Day 2 (part 2) at the Advanced Imaging Conference 2011

Posted by Michael Bakich
on Saturday, November 05, 2011

The second half of day 2 at the Advanced Imaging Conference (AIC), in Santa Clara, California, included (for me) more talks and more talking with vendors.

Alex Filippenko, professor of astronomy at the University of California, Berkeley, presented “Hearts of Darkness: Black Holes in Space.” His talk was a roundup of the properties of the various types of black holes.

After Alex, the AIC organizers alotted 1 hour and 45 minutes for its Spotlight Presentations. Three imagers, David Martinez-Delgado, Dean Salman, and Joel Hagen presented talks titled “Stellar Streams,” “Processing Tips Learned from the Sharpless Catalog Project,” and “Photoshop Tips from a NASA Image Processor.” If you’re a longtime reader of Astronomy, you may be familiar with Dean Salman’s images because many have run in the magazine during the past five years.

After supper, Adam Block of the Mount Lemmon SkyCenter would have conducted a “Remote Imaging Demonstration” from the observatory containing the 32-inch Ritchey-Chretien telescope atop Mount Lemmon. The dome, however, had frozen shut and Adam could not free it remotely. Everyone understood, of course, and they still inundated Adam with questions.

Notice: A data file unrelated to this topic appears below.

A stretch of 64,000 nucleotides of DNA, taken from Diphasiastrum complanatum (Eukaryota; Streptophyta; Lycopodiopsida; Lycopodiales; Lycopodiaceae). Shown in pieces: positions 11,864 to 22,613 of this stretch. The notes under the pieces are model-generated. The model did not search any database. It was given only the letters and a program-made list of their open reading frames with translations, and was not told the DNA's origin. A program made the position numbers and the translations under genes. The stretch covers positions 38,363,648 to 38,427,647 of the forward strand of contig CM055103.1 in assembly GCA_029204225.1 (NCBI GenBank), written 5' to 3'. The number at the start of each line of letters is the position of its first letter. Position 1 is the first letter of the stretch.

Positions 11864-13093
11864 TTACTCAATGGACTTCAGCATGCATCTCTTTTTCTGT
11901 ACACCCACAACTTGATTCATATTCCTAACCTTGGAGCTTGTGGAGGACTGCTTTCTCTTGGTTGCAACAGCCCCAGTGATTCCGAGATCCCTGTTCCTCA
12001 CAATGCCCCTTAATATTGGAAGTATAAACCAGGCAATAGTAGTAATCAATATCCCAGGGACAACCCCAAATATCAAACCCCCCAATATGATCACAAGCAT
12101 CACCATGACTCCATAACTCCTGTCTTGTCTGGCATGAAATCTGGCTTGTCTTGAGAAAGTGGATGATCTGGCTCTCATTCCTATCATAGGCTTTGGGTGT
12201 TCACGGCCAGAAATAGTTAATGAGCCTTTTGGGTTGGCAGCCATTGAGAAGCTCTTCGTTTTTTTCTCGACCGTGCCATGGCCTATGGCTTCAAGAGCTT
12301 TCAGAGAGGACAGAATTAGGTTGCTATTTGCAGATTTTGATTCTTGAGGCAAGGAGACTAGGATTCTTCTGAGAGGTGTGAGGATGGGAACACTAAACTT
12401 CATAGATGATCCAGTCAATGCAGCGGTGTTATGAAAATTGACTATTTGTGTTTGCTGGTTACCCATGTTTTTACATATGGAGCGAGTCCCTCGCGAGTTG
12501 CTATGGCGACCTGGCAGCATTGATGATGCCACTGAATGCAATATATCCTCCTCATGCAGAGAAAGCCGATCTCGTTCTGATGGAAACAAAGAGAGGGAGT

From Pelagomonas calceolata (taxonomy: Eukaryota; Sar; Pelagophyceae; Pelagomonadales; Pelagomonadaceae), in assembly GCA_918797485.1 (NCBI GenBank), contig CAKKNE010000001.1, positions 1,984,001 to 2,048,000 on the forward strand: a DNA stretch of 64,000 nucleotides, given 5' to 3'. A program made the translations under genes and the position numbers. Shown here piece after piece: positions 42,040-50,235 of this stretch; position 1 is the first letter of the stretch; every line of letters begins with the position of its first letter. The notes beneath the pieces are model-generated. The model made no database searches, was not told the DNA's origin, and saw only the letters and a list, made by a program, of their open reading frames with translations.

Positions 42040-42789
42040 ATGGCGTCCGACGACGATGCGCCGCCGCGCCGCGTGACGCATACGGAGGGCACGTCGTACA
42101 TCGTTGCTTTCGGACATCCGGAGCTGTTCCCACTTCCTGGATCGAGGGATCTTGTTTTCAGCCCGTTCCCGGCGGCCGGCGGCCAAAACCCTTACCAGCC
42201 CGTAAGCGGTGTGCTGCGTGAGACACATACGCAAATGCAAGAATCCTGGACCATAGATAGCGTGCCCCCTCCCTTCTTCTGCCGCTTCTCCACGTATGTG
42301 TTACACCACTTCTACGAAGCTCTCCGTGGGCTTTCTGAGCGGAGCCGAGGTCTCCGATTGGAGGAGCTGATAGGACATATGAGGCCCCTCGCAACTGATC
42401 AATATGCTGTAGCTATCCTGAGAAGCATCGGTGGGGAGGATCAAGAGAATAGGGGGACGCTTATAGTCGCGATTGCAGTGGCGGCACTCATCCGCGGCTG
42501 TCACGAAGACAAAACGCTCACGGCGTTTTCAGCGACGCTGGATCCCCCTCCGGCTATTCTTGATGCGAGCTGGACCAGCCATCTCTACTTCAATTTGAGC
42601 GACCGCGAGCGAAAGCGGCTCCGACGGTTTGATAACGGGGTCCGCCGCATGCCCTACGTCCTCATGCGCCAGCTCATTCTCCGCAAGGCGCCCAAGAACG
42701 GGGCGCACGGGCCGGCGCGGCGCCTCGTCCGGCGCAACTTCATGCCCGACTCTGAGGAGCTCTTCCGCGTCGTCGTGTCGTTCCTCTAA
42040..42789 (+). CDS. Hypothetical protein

One of the showstoppers this year was a 14-foot-wide durotran backlit transparency that showed the region of the California Nebula (NGC 1499). This project, which combines an incredible 128 hours of imaging, was a four-man collaboration among Rogelio Bernal Andreo, Bob Caton, Al Howard, and Eric Zbinden. I spent quite a bit of time talking with the imagers about this amazing project, and you’ll see it as a two-page spread in an upcoming issue of Astronomy.

You’ll find more about the AIC at the conference website. To see more than 100 images by many AIC members, visit Astronomy magazine’s AIC online photo gallery.


You’ll find my four previous conference blogs here (#1), here (#2), here (#3), and here (#4). What a great conference! And remember, we still have a report from Contributing Editor Tony Hallas to come. I’m looking forward to that.

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